© Copyright Policy
Related In: Results  -  Collection

Show All Figures
getmorefigures.php?uid=PMC1140942&req=5

pmed-0020123-g001: Use of Statins and All Lipid-Lowering Medications among United States Ambulatory Visits by Patients Diagnosed with HyperlipidemiaData from NAMCS and NHAMCS, 1992–2002.
Mentions: Throughout the study period, statins were primarily used among patients whose visit involved reported hyperlipidemia, representing 97% of all statin use in 1992 and 91% in 2002. Statin use increased nearly 5-fold from 9% (99% confidence interval: 7%–12%) of all visits with reported hyperlipidemia in 1992 to 49% (42%–55%) in 2000, but then declined to 36% (31%–42%) in 2002 (Figure 1). Of note, however, the annual rate of increase in frequency of patient visits with reported hyperlipidemia was 34% in 2001 and 21% in 2002, while it averaged only 12% through 2000. The dominance of statins as lipid-lowering agents grew markedly from 47% of all lipid-lowering medications in 1992 to 87% in 2002 (Figure 1). Among available statins, lovastatin remained the therapeutic choice through 1996, after which it was surpassed by other statins, particularly simvastatin and then atorvastatin (Figure 2). Atorvastatin constituted 51% (46%–56%) and simvastatin 32% (27%–36%) of all statin use in 2002.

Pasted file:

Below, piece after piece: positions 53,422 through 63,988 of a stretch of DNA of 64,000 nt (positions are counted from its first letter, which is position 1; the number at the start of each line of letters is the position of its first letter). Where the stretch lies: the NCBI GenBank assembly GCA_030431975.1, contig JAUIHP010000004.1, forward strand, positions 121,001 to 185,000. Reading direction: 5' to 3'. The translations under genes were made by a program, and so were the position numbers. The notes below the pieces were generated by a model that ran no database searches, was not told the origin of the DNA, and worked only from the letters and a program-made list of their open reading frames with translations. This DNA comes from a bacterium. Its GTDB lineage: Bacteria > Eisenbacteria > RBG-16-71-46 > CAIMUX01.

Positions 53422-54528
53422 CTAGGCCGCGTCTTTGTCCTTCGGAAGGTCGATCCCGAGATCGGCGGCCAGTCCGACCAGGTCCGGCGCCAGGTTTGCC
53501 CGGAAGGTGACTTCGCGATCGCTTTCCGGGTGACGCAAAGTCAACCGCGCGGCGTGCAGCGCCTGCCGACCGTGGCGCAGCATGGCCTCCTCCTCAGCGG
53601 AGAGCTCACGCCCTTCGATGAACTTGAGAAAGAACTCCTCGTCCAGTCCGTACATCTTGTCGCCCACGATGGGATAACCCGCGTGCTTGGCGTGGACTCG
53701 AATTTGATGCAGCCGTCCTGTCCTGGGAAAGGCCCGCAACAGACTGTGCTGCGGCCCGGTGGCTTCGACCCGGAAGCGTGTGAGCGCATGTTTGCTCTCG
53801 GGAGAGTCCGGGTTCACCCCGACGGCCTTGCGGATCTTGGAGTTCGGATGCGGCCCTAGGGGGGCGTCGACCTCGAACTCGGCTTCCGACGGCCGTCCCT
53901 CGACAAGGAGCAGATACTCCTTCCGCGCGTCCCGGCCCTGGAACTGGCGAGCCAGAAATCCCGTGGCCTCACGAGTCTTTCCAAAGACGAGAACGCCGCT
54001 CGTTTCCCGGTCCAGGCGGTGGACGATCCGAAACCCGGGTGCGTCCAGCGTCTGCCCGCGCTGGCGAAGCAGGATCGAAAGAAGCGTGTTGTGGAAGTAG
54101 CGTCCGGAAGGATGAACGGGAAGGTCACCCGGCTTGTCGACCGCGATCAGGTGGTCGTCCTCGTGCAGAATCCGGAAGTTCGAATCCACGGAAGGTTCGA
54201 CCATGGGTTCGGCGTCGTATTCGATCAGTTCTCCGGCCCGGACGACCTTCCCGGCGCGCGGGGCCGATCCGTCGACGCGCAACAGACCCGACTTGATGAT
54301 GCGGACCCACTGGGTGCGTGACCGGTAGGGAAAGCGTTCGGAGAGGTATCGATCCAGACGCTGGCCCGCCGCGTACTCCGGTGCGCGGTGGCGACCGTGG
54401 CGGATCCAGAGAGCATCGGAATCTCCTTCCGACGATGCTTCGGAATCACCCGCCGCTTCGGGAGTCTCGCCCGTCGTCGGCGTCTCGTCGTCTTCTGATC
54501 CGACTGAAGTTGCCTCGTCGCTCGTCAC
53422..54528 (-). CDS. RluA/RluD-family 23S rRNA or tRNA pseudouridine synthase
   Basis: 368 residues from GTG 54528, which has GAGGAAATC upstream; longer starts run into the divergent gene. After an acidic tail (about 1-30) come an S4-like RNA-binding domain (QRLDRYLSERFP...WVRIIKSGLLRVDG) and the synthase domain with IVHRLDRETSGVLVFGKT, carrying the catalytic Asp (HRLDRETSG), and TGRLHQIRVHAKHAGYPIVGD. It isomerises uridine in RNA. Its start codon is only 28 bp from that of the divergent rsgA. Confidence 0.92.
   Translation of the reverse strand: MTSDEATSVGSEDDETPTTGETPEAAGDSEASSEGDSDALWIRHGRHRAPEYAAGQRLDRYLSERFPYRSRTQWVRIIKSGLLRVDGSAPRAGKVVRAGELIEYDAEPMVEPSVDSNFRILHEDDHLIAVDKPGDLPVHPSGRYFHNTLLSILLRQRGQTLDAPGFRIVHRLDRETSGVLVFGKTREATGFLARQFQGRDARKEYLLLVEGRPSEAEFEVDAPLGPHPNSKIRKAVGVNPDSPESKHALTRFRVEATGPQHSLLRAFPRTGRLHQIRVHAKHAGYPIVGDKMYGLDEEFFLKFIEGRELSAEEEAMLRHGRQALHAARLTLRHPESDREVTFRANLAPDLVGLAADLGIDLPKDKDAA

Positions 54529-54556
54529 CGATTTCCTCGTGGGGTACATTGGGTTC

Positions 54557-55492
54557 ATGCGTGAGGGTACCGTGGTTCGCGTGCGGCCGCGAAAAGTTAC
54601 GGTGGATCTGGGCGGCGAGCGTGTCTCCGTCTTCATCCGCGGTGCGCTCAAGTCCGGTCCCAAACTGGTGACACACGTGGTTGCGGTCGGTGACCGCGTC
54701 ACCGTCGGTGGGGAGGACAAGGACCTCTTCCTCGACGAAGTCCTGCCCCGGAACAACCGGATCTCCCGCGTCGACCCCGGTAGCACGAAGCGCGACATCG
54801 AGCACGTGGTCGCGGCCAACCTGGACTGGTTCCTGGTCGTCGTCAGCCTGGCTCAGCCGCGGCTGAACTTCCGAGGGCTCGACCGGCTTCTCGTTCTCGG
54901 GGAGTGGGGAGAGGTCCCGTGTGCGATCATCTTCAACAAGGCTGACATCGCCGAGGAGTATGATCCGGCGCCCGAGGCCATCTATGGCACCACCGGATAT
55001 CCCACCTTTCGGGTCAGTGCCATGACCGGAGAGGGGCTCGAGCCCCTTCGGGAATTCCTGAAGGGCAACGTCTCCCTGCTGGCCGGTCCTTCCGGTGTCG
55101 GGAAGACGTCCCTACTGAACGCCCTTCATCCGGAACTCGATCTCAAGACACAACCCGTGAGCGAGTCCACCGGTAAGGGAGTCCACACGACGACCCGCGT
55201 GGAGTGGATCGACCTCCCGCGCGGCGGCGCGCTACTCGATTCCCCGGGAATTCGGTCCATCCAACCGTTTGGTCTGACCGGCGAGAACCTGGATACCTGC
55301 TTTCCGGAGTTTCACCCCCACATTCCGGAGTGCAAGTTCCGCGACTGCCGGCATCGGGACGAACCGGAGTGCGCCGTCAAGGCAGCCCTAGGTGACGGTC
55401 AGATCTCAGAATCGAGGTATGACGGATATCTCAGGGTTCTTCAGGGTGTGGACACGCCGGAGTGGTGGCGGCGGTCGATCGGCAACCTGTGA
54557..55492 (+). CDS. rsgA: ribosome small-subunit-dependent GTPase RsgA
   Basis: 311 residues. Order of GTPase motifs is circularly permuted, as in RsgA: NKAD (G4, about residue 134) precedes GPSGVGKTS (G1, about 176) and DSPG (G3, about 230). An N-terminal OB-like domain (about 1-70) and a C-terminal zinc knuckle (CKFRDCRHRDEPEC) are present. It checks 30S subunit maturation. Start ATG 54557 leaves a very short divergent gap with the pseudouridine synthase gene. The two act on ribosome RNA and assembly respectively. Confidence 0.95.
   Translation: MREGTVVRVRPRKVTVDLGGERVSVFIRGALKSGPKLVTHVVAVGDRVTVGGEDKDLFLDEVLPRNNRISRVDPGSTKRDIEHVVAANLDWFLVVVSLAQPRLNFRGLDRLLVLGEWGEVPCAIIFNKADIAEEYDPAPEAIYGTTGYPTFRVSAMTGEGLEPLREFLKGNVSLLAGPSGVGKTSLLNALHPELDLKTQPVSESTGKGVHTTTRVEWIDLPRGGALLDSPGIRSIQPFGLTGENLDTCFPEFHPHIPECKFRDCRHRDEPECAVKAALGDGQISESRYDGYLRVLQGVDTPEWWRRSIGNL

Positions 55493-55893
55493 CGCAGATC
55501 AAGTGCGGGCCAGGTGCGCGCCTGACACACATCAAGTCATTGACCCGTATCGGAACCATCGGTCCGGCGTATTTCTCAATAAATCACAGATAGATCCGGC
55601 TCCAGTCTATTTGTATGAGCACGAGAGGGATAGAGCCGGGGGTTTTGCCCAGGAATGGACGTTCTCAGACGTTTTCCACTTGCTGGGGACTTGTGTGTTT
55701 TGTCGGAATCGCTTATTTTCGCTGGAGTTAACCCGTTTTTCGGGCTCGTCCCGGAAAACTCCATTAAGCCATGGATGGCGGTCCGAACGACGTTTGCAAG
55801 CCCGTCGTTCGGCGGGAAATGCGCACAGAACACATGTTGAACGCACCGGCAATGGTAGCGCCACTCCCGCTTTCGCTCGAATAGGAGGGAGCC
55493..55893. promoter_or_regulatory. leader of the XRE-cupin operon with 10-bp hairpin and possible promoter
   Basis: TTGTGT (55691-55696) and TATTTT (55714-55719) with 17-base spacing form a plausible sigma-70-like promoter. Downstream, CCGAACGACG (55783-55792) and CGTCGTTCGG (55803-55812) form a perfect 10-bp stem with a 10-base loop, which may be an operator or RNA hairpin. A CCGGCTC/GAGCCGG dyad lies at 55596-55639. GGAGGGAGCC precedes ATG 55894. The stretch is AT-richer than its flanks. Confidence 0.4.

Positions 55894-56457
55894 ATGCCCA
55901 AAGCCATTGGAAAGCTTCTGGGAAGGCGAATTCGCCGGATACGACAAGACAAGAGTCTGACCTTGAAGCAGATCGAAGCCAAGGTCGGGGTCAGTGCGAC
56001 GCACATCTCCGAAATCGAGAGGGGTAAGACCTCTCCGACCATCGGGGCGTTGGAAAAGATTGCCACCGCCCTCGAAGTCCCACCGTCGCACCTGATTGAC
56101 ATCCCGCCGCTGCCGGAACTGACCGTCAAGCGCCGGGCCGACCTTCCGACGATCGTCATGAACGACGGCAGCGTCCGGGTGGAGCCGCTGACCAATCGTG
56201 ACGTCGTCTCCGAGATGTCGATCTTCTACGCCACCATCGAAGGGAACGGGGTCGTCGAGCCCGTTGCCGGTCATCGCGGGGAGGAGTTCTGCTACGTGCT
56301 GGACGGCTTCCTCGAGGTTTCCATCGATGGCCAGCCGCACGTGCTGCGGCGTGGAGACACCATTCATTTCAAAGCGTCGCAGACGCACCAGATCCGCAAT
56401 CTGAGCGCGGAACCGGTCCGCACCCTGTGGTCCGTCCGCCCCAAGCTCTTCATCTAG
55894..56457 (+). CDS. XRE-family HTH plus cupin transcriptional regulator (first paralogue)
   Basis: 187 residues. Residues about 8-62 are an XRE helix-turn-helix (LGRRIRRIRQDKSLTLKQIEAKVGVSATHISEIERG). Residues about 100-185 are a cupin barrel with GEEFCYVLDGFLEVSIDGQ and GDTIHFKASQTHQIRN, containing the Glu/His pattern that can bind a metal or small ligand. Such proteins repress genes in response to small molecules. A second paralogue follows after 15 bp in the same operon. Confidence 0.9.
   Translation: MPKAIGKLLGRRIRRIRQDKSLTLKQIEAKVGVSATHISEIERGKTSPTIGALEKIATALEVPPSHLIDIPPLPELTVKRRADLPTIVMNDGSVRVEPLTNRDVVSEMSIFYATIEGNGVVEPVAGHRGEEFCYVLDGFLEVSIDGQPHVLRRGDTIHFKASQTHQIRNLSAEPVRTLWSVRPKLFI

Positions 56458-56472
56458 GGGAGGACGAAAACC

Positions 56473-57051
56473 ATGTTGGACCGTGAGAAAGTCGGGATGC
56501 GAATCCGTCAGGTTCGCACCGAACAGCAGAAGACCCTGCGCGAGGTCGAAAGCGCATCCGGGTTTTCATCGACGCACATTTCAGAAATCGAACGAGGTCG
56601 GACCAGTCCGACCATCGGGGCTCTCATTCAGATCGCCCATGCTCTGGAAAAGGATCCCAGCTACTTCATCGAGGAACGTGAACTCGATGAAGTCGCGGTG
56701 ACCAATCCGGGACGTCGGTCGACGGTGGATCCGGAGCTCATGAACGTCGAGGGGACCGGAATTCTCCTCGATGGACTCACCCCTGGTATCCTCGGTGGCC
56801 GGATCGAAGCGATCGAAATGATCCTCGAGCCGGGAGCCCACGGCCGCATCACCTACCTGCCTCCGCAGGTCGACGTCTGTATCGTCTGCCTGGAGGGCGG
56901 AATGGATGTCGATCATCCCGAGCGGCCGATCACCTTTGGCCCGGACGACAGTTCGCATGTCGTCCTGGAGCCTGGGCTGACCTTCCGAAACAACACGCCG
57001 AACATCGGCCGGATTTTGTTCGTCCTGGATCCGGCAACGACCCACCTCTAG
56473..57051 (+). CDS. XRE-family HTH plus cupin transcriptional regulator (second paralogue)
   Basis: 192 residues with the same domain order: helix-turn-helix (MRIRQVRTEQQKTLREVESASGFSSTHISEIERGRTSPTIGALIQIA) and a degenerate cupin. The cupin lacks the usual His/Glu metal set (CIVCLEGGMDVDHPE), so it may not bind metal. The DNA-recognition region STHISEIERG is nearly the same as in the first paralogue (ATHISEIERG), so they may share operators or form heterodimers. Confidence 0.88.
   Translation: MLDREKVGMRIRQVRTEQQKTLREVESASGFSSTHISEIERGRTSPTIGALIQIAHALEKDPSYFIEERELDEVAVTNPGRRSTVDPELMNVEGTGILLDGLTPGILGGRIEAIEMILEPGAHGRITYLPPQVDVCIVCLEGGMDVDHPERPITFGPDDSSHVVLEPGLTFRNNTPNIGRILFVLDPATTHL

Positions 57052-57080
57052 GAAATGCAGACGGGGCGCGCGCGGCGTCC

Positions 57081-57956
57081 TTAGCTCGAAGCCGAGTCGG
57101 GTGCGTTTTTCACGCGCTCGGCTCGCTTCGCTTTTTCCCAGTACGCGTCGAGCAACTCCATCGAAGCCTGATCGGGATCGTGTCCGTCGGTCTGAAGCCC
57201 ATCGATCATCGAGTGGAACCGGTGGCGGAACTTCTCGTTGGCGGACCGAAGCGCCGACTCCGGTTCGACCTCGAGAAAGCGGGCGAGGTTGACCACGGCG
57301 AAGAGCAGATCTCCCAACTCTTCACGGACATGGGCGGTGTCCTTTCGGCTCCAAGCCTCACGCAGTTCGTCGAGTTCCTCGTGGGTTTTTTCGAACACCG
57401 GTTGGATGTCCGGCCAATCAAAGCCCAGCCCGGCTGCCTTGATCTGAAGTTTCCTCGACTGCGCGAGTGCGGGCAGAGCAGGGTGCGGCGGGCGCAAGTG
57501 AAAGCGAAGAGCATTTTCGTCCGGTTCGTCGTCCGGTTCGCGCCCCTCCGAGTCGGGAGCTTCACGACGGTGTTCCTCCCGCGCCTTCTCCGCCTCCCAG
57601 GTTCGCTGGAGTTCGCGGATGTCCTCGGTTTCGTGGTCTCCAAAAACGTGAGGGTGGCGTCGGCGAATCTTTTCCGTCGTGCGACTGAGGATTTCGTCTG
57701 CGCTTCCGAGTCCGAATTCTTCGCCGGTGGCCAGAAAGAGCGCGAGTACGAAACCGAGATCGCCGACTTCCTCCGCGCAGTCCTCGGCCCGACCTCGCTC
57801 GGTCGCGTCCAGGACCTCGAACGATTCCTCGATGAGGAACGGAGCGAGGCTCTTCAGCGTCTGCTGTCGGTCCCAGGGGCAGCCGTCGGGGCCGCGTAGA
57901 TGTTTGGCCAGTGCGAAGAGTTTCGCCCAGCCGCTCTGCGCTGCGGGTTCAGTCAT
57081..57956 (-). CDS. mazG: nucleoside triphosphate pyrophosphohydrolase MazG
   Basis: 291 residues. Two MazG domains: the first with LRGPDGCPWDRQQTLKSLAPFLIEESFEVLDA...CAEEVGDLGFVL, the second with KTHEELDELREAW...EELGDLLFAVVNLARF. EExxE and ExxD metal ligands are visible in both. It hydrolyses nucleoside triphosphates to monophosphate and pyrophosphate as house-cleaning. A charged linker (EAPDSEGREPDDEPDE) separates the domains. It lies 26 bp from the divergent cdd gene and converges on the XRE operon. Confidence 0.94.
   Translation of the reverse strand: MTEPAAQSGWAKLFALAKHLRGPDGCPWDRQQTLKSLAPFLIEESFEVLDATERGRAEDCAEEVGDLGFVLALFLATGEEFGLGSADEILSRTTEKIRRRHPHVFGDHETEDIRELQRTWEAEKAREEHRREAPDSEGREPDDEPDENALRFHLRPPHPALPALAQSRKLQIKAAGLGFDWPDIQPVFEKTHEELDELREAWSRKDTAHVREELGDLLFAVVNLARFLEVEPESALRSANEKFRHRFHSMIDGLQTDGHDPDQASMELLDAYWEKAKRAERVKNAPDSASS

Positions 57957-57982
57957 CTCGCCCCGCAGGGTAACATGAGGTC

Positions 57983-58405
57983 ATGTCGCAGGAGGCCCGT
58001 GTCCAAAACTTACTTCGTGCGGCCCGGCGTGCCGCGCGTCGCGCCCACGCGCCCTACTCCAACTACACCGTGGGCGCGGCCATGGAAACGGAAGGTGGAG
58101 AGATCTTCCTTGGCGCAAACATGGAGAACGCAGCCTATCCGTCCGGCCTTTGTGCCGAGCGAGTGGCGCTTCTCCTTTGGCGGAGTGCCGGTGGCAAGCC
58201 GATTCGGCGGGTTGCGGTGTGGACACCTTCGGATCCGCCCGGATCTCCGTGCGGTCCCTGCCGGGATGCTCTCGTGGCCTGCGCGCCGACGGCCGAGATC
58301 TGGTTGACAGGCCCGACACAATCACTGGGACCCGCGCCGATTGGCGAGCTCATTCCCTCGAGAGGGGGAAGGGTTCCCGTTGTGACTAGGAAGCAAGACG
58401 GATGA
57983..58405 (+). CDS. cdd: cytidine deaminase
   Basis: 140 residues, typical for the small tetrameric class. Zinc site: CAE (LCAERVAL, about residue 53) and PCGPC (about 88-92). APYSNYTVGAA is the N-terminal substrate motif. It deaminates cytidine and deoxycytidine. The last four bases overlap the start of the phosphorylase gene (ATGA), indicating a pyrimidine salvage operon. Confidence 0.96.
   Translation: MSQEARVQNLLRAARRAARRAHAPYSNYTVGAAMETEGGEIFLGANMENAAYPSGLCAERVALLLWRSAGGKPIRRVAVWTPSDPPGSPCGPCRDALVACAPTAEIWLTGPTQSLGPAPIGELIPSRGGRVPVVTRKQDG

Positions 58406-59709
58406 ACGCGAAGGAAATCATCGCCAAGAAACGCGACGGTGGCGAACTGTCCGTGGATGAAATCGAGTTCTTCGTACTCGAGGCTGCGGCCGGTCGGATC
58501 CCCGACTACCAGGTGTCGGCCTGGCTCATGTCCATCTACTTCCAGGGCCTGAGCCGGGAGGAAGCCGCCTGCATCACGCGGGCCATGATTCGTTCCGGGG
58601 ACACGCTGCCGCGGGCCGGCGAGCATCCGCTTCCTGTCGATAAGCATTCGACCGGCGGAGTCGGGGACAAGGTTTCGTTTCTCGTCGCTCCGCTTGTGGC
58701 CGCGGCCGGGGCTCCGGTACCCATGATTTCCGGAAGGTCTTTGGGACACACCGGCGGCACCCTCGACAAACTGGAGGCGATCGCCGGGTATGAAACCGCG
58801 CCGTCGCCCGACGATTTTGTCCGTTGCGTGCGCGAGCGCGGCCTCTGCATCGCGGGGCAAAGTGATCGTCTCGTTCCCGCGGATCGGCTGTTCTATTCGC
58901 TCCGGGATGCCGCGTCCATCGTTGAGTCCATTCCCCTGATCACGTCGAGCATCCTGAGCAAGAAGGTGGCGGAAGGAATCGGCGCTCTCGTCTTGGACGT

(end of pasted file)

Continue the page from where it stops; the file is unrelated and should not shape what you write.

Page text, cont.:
Bottom Line: Lower statin use was independently associated with younger patient age, female gender, African American race (versus non-Hispanic white), and non-cardiologist care.Despite notable improvements in the past decade, clinical practice fails to institute recommended statin therapy during many ambulatory visits of patients at moderate-to-high cardiovascular risk.Innovative approaches are needed to promote appropriate, more aggressive statin use for eligible patients.

View Article: PubMed Central - PubMed

Affiliation: Stanford Prevention Research Center, Stanford University School of Medicine, Stanford, California, USA.

ABSTRACT